Paper Title

[1.1] Identity and Morality in Virtual Spaces

Location

International Building 1010, Moderated by Dr. Carrie Jenkins

Start Date

19-1-2019 2:30 PM

End Date

19-1-2019 3:45 PM

Disciplines

Applied Ethics | Graphics and Human Computer Interfaces | Philosophy

Presentation Type

Presentation

Abstract

In Shelley Turkle's 1996 article, "Who am We",she provides an account of how virtual identitiesserve as compartmentalizations of the "real" self.This paper provides an argument for how this de-centering ofidentity can harm the player whoinhabits the avatar in a virtual space. In the firstsection I establish the unique metaphysics ofvirtual environments and how identity bonds areforged through action. By utilizing concepts fromPlato and Aristotle, I argue that the player isdeceived of their own values through the act ofimmersive gameplay and grows to value thesuccess and achievements of the avatar ratherthan their own. In the latter section of the paperI argue that this form of escapism can be used ina productive way as a form of simulatedcognitive behavioural therapy if the playerapproaches the act of gameplay as anopportunity for practicing social behaviours theywould like to exhibit in their "real" lives.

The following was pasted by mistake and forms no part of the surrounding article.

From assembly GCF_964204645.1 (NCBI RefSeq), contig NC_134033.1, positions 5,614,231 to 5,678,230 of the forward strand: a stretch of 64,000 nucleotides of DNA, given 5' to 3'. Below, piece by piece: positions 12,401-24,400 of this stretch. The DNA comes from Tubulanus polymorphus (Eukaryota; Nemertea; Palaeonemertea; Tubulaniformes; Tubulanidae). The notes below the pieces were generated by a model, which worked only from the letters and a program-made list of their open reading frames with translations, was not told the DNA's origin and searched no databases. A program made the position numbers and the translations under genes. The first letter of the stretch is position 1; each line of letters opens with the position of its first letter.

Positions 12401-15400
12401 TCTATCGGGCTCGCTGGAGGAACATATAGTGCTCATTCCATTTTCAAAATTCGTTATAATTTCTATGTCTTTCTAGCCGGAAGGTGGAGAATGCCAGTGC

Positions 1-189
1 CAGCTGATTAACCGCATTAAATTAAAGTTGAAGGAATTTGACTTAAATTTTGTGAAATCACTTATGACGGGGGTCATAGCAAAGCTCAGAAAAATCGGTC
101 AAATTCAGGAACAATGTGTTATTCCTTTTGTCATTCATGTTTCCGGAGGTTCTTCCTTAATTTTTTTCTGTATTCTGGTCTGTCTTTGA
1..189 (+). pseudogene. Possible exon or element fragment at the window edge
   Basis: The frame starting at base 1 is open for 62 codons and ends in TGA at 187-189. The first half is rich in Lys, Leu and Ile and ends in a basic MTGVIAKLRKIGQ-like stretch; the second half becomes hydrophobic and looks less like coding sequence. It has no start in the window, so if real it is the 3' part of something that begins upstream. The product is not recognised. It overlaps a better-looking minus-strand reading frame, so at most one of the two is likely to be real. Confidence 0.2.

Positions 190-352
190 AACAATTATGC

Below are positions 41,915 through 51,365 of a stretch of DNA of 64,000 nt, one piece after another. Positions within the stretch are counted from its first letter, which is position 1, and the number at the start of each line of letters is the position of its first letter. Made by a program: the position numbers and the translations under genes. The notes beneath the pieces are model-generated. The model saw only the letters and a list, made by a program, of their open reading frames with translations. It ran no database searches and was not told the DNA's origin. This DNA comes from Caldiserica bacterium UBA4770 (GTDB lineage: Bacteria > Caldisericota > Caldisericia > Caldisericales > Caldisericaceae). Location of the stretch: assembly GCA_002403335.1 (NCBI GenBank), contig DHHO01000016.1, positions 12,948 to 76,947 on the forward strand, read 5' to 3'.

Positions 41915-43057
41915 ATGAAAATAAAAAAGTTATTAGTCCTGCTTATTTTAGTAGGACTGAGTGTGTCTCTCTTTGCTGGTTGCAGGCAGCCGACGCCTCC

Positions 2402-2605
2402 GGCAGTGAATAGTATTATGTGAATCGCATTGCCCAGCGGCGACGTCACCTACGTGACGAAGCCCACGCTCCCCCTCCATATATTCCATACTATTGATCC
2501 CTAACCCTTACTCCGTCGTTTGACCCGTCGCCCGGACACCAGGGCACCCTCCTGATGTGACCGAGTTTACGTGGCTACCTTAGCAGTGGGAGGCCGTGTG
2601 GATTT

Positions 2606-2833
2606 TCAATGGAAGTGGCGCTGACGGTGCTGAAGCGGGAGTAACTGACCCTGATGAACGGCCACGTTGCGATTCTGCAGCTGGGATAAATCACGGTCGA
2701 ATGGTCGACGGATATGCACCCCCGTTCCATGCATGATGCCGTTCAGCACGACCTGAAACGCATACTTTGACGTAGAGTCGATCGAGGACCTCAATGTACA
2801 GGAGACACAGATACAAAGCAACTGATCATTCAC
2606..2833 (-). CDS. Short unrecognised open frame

Comments

I have a paper and a presentation ready to go but I am hoping to further research and develop these concept if the paper is accepted.

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Jan 19th, 2:30 PM Jan 19th, 3:45 PM

[1.1] Identity and Morality in Virtual Spaces

International Building 1010, Moderated by Dr. Carrie Jenkins

In Shelley Turkle's 1996 article, "Who am We",she provides an account of how virtual identitiesserve as compartmentalizations of the "real" self.This paper provides an argument for how this de-centering ofidentity can harm the player whoinhabits the avatar in a virtual space. In the firstsection I establish the unique metaphysics ofvirtual environments and how identity bonds areforged through action. By utilizing concepts fromPlato and Aristotle, I argue that the player isdeceived of their own values through the act ofimmersive gameplay and grows to value thesuccess and achievements of the avatar ratherthan their own. In the latter section of the paperI argue that this form of escapism can be used ina productive way as a form of simulatedcognitive behavioural therapy if the playerapproaches the act of gameplay as anopportunity for practicing social behaviours theywould like to exhibit in their "real" lives.